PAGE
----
February 10, 2023 | Reaching the right orbit with high-performance radio

The fu­ture of small satel­lite trans­fer or­bits

  • Spacecraft is to launch satellites in different orbits around Earth.
  • Precise communication between the spacecraft and the ground segment is required for the exact placement of the satellites.
  • DLR has developed a high-performance radio network for this purpose, which ensures communication to the ground station.
  • Focal points: Space, digitalisation

The German Aerospace Center (Deutsches Zentrum für Luft- und Raumfahrt; DLR) is currently working with UARX Space to develop a specialised spacecraft that will transport multiple satellites to different desired orbits after separation from the launch vehicle. DLR is providing a radio platform called Generic Software Defined Radio (GSDR), which is used to communicate with the ground station. GSDR is a multifunctional radio system that allows multiple applications to performed in different frequency bands. The hardware does not have to be adapted to the application-specific requirements, as is usually the case, but can be reconfigured via software and commands while in orbit.

Planned mission in 2024

In commercial spaceflight, one launch vehicle typically delivers several satellites into the same fixed target orbit to save costs. As a result, certain users must wait a long time for a launch vehicle that will fly to their target orbit or face the prohibitive cost of booking a rocket for their sole use. The Orbit Solutions to Simplify Injection and Exploration (OSSIE) orbit transfer vehicle from UARX Space is being developed with the aim of carrying satellites deployed in space to their desired target orbit, regardless of the initial deployment orbit of the launch vehicle. This places considerable demands on communication between the spacecraft and the ground segment, as the radio communication distance varies greatly throughout the mission.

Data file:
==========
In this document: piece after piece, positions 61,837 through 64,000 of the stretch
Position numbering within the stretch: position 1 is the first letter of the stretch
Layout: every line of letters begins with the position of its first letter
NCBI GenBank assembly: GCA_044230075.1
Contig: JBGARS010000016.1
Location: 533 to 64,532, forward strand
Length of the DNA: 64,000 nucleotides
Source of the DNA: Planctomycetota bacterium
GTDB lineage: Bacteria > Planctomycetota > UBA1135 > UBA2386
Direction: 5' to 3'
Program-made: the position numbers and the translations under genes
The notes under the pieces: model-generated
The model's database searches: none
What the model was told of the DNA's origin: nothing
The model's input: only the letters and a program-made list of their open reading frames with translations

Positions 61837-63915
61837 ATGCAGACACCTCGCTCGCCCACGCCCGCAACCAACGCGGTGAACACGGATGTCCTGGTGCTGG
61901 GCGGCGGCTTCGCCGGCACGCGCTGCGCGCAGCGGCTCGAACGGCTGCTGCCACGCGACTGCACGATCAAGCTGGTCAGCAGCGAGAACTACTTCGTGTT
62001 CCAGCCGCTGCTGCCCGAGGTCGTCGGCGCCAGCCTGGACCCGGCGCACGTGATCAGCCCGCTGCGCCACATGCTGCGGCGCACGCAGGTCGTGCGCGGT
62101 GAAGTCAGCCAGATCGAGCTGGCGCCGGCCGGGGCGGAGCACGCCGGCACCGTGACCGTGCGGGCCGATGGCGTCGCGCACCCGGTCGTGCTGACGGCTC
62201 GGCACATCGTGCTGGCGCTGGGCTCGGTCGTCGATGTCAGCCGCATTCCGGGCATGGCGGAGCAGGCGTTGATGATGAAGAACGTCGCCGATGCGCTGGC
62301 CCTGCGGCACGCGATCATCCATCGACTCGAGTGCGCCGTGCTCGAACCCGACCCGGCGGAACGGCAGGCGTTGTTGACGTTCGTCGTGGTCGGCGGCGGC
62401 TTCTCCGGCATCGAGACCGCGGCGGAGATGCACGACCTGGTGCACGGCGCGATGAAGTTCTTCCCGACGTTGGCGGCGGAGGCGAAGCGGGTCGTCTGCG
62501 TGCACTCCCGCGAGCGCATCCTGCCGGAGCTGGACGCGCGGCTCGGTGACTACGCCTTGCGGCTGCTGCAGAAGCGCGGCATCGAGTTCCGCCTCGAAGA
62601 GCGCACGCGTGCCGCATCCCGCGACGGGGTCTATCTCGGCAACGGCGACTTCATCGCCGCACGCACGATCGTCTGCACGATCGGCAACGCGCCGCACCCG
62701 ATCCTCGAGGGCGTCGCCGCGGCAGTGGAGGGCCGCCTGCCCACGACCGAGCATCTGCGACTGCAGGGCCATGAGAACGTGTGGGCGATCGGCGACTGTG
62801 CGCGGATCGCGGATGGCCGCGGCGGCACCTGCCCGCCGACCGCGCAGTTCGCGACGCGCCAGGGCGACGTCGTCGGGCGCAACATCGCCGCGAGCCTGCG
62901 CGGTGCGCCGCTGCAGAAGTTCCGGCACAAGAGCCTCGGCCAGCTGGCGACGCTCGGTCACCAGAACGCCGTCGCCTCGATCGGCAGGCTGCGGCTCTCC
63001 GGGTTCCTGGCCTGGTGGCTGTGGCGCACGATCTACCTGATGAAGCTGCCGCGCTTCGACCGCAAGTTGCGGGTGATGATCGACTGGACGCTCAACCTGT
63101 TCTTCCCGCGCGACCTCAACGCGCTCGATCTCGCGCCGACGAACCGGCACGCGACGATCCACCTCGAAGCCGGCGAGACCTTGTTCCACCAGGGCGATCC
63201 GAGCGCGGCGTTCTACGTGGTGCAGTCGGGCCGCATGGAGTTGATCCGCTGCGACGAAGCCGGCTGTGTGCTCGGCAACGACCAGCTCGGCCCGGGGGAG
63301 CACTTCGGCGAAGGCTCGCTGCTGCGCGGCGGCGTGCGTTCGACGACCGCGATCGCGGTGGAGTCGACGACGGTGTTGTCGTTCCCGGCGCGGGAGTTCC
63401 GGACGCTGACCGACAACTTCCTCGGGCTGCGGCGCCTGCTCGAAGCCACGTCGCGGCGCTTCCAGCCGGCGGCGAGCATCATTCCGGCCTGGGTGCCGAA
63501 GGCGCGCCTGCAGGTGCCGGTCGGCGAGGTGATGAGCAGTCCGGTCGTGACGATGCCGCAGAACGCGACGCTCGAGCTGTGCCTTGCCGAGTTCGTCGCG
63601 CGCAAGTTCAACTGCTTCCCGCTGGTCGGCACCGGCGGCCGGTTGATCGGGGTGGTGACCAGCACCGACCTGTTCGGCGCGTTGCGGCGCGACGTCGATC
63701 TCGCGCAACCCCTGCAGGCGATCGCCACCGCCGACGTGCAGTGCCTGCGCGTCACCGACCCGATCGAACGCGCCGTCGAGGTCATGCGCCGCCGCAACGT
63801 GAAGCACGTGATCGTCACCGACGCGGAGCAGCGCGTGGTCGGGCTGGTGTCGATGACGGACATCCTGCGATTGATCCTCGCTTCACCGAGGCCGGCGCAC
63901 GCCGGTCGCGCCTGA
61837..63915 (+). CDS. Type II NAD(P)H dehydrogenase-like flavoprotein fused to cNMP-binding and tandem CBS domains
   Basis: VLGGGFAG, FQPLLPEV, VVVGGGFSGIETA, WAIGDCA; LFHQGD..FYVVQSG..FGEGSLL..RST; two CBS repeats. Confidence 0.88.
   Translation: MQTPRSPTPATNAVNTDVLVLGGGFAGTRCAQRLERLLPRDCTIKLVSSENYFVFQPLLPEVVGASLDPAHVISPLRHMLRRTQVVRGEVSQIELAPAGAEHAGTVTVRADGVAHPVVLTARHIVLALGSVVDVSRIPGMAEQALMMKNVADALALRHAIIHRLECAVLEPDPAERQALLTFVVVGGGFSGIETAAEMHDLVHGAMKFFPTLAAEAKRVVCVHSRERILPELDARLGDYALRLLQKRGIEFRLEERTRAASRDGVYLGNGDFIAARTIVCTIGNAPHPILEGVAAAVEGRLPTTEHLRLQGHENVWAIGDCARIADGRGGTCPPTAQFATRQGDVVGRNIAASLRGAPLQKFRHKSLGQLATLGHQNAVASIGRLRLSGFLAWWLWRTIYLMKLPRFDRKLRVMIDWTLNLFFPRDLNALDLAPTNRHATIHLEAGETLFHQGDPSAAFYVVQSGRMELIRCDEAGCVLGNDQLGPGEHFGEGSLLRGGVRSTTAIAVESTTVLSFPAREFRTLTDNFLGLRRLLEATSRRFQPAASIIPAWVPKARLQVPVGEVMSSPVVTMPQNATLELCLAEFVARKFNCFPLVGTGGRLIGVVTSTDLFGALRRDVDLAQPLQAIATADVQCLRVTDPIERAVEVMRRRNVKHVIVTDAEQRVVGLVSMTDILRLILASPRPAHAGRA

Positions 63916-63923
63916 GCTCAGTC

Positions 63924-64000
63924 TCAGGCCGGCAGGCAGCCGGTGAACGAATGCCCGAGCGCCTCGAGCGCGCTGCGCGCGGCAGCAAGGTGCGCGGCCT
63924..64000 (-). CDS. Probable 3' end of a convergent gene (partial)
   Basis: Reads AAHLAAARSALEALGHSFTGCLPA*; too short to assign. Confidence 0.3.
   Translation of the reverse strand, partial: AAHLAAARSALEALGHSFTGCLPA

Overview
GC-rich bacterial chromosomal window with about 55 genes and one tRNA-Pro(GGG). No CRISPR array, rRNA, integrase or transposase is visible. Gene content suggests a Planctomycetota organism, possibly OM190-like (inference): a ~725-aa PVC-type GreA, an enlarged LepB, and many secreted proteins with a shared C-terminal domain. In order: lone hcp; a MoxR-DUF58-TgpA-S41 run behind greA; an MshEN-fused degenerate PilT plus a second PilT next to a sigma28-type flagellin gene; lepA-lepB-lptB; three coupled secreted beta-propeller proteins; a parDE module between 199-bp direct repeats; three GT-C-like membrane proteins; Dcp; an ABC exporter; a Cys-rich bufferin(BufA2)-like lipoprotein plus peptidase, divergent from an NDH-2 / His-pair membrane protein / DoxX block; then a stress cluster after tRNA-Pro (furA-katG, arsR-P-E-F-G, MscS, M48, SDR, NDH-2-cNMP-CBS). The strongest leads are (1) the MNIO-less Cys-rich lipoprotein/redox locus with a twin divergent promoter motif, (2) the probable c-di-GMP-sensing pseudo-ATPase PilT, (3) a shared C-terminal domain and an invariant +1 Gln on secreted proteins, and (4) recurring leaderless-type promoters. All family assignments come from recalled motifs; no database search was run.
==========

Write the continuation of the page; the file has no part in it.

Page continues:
The GSDR, developed by DLR, will be used as the communication subsystem, as this innovative radio platform is ideally suited to OSSIE's needs and can respond flexibly to the varying communication requirements. "After more than five years of development and extensive testing, our GSDR has now reached a technology readiness level (TRL) of 7. The next step is to demonstrate the system in orbit. We are delighted that our system will contribute to UARX's mission and help us harness OSSIE's full potential," says Jan Budroweit, Project Manager at DLR.

OSSIE is a cost-effective Orbital Transfer Vehicle (OTV) designed to deploy customer payloads that require transport to specific orbits. To accomplish a controlled deployment, the vehicle is commanded to conduct precise manoeuvres that change its orbital parameters. During these manoeuvres, constant communication with the ground segment is often very important. OSSIE is also capable of carrying orbital demonstrators that allow customers to test their hardware without being deployed into orbit. During such a flight, the payload receives all required services, such as power and communications, from the OSSIE platform.

UARX Space already has customers for OSSIE's demonstration mission, which is planned for mid-2024, and during which the capabilities of the spacecraft will be validated in preparation for more complex missions. "Counting on the support of DLR to handle such complex communication scenarios is essential to ensure we can offer the best quality of service to our customers," says Andrés Villa, CTO at UARX Space.

A modular, reusable radio system

GSDR is designed to be easy to reuse and adapt from mission to mission. Its advanced technology enables high-performance data processing and extreme flexibility for rapid development and reconfiguration. Mission-specific features are primarily implemented through software customisation.

GSDR can operate in different frequency bands without any need to adapt the hardware. This allows various applications – including communication between the ground station and the spacecraft and the reception of aircraft signals – to be implemented within a single system. This saves space and weight, which in turn reduces costs, particularly for space missions. Due to its compact design and low power consumption, the platform is especially well suited to operation with small satellites. Ensuring reliability under space conditions was a priority during the development of the GSDR. The system has been specifically designed and extensively tested to handle the effects of radiation and guarantee a high level of reliability and operational availability. The GSDR currently has a TRL of 7, so it is certified with respect to critical environmental influences such as thermal and mechanical factors and electromagnetic compatibility (EMC).


Jana Hoidis

Corporate Communications Bremen, Bremerhaven, Hamburg and Oldenburg
German Aerospace Center (DLR)
Corporate Communications
Am Fallturm 9, 28359 Bremen
Tel: +49 421 24420-1908

Jan Budroweit

Ger­man Aerospace Cen­ter (DLR)
In­sti­tute of Space Sys­tems
Robert-Hooke-Straße 7, 28359 Bremen